• Question: Do many dangerous things happen as a scientist an if so how many?

    Asked by gets499eve on 13 Mar 2024. This question was also asked by arms1the.
    • Photo: Martin McCoustra

      Martin McCoustra answered on 13 Mar 2024:

      Yes… For example as a research student, I was involved in a couple of small explosions in my lab. We still don’t know why they happened. The important thing is that you assess what the risks might be in what you are doing and try to minimise the impact of those risks.

    • Photo: Lauren Graham

      Lauren Graham answered on 13 Mar 2024:

      We do use dangerous chemicals like acid for our tests. To protect ourselves my fellow scientists and I use PPE in our lab like lab coats, gloves, and safety goggles!

    • Photo: Eileen Xu

      Eileen Xu answered on 13 Mar 2024:

      It depends on what sort of science you do. I do most of my work on computers so the chances of something dangerous happening is really low – someone who works with chemicals though might have more dangers though!

    • Photo: Gemma Chew

      Gemma Chew answered on 13 Mar 2024:

      Health and safety is very important when you are a scientist. All work has to be carefully planned and any hazards have to be thought about.
      I always work in a fume hood, with safety glasses, a lab coat and gloves on so I never get any chemicals on my skin or breathe any chemicals in.
      I always feel safe when I am working.

    • Photo: Caroline Roche

      Caroline Roche answered on 13 Mar 2024:

      Lots of dangerous things can happen but the likelihood of it happening will depend on your job.
      I work with hazardous materials but I’m more likely to get electrocuted in the office than anything else. Alot of work goes into identifying and reducing hazards to make work safer, so the chance of anything happening should be low if you follow the guidance.
      But accidents still happen, I’ve seen people get electrocuted, open the wrong valve and pump gas into a room instead of a tank, move equipment around with people in the movement area and plenty of equipment failures that you can’t prepare for.
      The HSE and ONR websites provide information on some of the incidents they’ve investigated.

    • Photo: Ravindu Ranaweera

      Ravindu Ranaweera answered on 13 Mar 2024:

      Depending on the field, yes. There are always hazards but these days health & safety is pretty rigorous. So it is safer.

    • Photo: Andrew Parrott

      Andrew Parrott answered on 13 Mar 2024:

      There are many hazards in our lab. Some chemicals are toxic which could kill you if you accidentally ingested them. There are also very powerful lasers which could burn your skin and eyes. But as others say health and safety is very important and all work is planned so these things are thought about in advance. So, if you follow the correct procedures (e.g., always have your safety specs on) then the risk is quite low. It is probably more dangerous to drive to work than to work in the lab.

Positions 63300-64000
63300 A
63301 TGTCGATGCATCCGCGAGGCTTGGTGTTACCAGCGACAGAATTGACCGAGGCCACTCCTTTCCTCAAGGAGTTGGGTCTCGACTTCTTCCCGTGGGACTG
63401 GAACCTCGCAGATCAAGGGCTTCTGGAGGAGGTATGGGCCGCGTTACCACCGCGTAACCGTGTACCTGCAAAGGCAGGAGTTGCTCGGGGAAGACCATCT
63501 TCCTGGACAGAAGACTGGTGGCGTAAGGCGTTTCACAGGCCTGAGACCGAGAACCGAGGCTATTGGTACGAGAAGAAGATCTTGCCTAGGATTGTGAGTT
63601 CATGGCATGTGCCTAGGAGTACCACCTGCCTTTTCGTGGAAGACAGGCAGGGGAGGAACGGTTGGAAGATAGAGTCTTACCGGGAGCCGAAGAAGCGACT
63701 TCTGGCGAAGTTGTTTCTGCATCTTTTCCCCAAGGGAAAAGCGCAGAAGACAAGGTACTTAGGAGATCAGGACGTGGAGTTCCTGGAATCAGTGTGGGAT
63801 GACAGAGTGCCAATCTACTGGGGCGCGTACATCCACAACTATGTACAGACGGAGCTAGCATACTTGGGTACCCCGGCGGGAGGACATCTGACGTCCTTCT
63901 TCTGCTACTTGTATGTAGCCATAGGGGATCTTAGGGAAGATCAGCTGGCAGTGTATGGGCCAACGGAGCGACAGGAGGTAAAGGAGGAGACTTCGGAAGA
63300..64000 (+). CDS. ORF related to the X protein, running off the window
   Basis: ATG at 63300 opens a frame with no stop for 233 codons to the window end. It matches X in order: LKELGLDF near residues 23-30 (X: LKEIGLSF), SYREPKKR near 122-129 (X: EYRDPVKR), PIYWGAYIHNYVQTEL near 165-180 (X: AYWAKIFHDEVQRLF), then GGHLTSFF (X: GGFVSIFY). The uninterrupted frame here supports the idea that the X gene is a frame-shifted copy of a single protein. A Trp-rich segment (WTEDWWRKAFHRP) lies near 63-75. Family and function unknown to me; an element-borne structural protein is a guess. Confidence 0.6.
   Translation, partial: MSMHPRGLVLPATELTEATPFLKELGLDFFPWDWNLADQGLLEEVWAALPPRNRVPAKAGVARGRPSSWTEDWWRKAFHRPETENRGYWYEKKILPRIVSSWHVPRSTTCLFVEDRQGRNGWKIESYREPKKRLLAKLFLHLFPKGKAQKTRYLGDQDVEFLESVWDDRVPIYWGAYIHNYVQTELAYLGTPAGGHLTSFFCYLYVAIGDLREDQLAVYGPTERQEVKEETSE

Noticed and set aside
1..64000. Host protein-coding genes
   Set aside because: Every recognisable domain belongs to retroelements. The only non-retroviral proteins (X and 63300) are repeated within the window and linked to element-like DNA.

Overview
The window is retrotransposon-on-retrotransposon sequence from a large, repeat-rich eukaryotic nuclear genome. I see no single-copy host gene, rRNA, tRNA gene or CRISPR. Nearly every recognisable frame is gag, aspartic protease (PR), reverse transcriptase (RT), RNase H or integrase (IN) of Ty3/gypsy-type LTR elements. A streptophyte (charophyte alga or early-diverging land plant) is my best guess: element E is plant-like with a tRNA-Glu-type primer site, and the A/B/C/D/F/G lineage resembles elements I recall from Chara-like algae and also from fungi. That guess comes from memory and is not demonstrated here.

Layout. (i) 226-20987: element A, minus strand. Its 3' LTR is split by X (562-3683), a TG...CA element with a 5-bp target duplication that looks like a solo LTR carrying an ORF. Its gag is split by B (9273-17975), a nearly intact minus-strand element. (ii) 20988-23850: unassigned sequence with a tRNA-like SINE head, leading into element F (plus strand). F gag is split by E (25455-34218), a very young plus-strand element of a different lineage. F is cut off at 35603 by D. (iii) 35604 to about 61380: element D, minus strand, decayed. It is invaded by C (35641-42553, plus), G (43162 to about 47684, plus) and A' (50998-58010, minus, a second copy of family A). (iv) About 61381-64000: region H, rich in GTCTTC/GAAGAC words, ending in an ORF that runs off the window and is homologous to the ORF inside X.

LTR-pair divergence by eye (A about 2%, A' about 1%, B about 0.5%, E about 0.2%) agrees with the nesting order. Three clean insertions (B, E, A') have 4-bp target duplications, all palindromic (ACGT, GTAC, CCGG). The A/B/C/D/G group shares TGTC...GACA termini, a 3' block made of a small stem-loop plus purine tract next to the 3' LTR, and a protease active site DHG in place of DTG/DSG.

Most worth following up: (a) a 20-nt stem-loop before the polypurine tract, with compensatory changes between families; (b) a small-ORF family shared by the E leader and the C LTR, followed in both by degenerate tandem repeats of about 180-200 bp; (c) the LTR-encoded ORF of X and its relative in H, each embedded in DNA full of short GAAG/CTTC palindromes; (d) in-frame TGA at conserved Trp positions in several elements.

• Photo: Mark Ridgill

      Mark Ridgill answered on 13 Mar 2024:

      Lot’s of scientists do dangerous things but they are trained to control the risk, for instance scientists study dangerous viruses but contain them in a safe space. I’ve used dangerous chemicals but by carefully controlling the reaction conditions you can use them safely.

    • Photo: Michael Schubert

      Michael Schubert answered on 14 Mar 2024:

      That depends on your career! Some scientists have more exposure to danger than others. For instance, people who work in the field might be more likely to have an accident related to their environment, like a landslide or an animal bite. People who work in the labs might have to use dangerous chemicals or pathogens.

      But, like many people have said, there are extremely strict health and safety protocols in all areas of science for exactly this reason. If you follow those protocols, you’re likely to protect yourself from most potential hazards.

    • Photo: Christie Waddington

      Christie Waddington answered on 15 Mar 2024:

      You can use dangerous chemicals and substances but there are safety protocols in place, and protective clothing (lab coat, eye protection, lab gloves for e.g.) which means you shouldn’t be in danger. Spills can happen because we’re human and can be clumsy, but there are procedures about how to properly dispose of dangerous stuff as well.

    • Photo: Katie Spencer

      Katie Spencer answered on 20 Mar 2024:

      I’m a conservation scientist and have spent lots of time doing fieldwork in tropical forests to collect data – there’s lots of dangers! From falling over and hurting yourself, dehydration from the walking in the heat, to being bitten by venomous snakes, and of course lots of different tropical diseases (e.g, malaria, dengue fever, parasites!). We need to do risk assessments before we go and plan for different scenarios that could happen.

    • Photo: Sharron Kenny

      Sharron Kenny answered on 21 Mar 2024:

      can dangerous things happen ? yes… do they happen often no not at all because we have many safe things in place so that they dont and that we can all come to work safe and go home again at the end of the day

    • Photo: Hayley Pincott

      Hayley Pincott answered on 22 Mar 2024:

      For me personally, the biggest risk would be sharps injury. When I was dealing with blood then the risk of infection with a sharps injury was higher. But working in histology means that I don’t deal with fresh tissue, it’s all fixed which means it’s been sitting in a chemical called formalin. I also handle acid, which I used to put jaws in to make them soft enough to cut up, and formalin isn’t a nice chemical as it can cause cancer. To reduce the risk of any harm I’d wear a lab coat, gloves, goggles and I’d also work on a downflow bench, this sucks all the fumes downwards so I don’t breathe them in.